Cleveland has had many great leaders in government, business, arts and entertainment, healthcare, education and philanthropy. It’s difficult to name just a few, says John Grabowski, CWRU’s Krieger-Mueller associate professor of applied history and chief historian of the Western Reserve Historical Society. But narrow it down to individuals who created significant changes that affected the city of Cleveland or a part of it, and the list gets more manageable. Grabowski spotlights his choices:
1) Alfred Kelley (1789-1859) — Known as the “Father of the Ohio-Erie Canal,” Kelley backed building the canal, which came in on budget and was a remarkable construction feat. “Without the canal, Cleveland would not have grown into a major port and mercantile city,” says Grabowski.
2) John Malvin (1795-1880) — A preacher and leader of Cleveland’s Black community before the Civil War, Malvin supported and helped fund efforts toward education for Black children. He also opposed Ohio’s Black Laws that, among other things, prevented a Black person from being a witness against a white man in court.
3) Rebecca Rouse (1799-1887) — A “mover and a shaker,” as Grabowski calls her, Rouse helped organize one of the first benevolent organizations in the city, as well as the Ladies’ Aid Society, the local U.S. Sanitary Commission (precursor to the American Red Cross) and the Cleveland Ladies Temperance Union. She was also unstoppable in supporting Civil War soldiers and their families.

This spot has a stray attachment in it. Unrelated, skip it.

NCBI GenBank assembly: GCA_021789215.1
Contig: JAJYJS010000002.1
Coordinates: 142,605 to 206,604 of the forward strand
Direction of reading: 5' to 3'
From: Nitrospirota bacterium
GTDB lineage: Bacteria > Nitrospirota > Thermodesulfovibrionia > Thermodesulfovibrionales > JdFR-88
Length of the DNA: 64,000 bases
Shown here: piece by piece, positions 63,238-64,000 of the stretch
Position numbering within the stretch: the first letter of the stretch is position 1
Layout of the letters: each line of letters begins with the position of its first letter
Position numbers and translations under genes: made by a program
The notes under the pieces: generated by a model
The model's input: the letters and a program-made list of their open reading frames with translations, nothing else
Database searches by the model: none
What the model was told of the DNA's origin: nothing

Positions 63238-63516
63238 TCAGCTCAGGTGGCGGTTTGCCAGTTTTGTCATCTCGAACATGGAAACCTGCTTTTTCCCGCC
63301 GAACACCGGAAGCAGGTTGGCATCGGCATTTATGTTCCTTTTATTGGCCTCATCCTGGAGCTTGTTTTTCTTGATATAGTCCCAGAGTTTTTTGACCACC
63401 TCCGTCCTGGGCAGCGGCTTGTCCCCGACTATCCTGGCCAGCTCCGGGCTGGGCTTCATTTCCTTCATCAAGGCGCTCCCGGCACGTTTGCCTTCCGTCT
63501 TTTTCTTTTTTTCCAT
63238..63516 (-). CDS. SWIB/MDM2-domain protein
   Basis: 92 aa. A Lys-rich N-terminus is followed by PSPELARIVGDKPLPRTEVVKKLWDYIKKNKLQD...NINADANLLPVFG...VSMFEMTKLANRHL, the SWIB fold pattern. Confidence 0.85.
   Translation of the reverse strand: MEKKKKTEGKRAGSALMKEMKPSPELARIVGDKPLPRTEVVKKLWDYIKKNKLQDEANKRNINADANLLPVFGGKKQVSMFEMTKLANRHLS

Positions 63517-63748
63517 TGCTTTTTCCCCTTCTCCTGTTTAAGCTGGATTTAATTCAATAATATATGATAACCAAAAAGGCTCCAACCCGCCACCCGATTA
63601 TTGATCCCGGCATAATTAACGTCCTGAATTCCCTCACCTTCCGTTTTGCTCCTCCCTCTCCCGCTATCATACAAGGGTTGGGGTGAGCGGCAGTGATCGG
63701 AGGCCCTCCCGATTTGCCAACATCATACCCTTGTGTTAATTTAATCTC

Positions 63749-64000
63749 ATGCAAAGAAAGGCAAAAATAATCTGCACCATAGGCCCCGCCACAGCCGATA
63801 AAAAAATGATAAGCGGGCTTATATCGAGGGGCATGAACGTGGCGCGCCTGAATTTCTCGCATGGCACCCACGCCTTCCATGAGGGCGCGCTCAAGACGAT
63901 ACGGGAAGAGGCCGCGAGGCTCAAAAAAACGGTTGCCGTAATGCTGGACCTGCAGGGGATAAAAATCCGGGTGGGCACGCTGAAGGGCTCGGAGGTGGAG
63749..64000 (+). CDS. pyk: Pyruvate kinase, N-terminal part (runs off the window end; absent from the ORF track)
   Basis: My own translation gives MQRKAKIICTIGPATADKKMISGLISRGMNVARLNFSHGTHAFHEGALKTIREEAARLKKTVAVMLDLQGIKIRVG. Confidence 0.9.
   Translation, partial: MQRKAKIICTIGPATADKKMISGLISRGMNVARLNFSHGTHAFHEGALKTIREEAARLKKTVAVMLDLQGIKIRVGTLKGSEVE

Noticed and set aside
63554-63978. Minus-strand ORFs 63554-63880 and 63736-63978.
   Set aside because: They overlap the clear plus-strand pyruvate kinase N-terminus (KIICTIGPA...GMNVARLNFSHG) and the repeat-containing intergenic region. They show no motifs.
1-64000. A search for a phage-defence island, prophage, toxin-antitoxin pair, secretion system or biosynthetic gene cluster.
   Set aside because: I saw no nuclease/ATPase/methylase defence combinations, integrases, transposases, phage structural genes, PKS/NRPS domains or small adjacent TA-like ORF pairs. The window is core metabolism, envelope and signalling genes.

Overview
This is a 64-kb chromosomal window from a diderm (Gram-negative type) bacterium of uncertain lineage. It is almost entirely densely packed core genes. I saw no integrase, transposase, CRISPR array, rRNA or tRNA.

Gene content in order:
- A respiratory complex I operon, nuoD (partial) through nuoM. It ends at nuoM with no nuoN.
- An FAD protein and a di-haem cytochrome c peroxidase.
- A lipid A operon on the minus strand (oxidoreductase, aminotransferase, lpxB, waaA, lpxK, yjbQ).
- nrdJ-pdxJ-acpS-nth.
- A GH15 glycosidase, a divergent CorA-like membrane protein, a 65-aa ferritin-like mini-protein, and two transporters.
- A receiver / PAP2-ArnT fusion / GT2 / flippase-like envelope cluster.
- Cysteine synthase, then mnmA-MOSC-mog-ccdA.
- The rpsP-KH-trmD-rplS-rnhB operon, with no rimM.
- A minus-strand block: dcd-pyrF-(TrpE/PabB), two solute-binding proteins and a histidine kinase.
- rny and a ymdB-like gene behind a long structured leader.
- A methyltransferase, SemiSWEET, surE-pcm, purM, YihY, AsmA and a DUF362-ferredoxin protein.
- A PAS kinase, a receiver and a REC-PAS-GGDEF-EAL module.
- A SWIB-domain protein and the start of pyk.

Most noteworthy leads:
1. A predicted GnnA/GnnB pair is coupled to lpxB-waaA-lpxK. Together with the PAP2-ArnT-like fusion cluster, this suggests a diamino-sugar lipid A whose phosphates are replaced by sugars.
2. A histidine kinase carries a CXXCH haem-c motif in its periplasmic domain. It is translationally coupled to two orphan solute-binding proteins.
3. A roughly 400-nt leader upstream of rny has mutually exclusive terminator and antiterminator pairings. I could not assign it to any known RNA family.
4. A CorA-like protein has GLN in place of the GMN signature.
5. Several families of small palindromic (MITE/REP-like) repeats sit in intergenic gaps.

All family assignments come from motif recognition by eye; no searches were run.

4) Frederick Goff (1858-1923) — A lawyer, banker and president of the Cleveland Trust Co., Goff spearheaded the efforts to create the Cleveland Foundation in 1914, one of the first community trusts in the U.S. “This allowed people to create legacies and leave money to things that were relevant to the times,” says Grabowski.
5) Adella Prentiss Hughes (1869-1950) — Hughes was the founder of the Cleveland Music Settlement, Musical Arts Association and Cleveland Orchestra, of which she was the first manager. She was also instrumental in establishing Severance Music Center (formerly Severance Hall), the orchestra’s permanent home. “Adella didn’t just bring great music to Cleveland, she used it for educational purposes,” says Grabowski.
6) Newton D. Baker (1871-1937) — Baker often gets lost in the shadow of his predecessor, Mayor Tom Johnson. But as mayor, Baker carried out many of Johnson’s progressive reforms. He also promoted home rule for municipalities, helped create the city’s municipal electric plant and served on a long list of power boards and committees.
7) Abba Hillel Silver (1893-1963) — The rabbi of The Temple-Tifereth Israel in Cleveland for 46 years, Silver was a civic activist, scholar and Zionist. He spoke passionately about the creation of Israel and educated the country about what was happening in Nazi Germany. “A larger-than-life figure, his sermons were of extraordinary quality and depth,” says Grabowski.
8) Louis Stokes (1925-2015) — The first Black congressman from Ohio, Stokes served in Washington, D.C., for 15 consecutive terms and had a thriving law office here. “He brought a lot of federal money to Cleveland — think of the Louis Stokes Cleveland VA Medical Center,” says Grabowski. “I can’t think of any other congressional person who has had his impact here. I knew him. He was an incredible human being.”
9) Ray Shepardson (1944-2014) — Shepardson, a theater preservationist and restoration specialist, founded the Playhouse Square Foundation. From 1970 to 1979, he saved four major 1920s Cleveland theaters (with funding help by civic cheerleader Lainie Hadden), creating what is now the second-largest performing arts center in the U.S.
10) Barbara Snyder (1955-) —During her time as president of Case Western Reserve University, Snyder oversaw the end of the school’s $20 million deficit. Her skills and unfathomable enthusiasm spilled over and helped renew the Uptown area along Euclid Avenue. In 2020, she became the president of the Association of American Universities.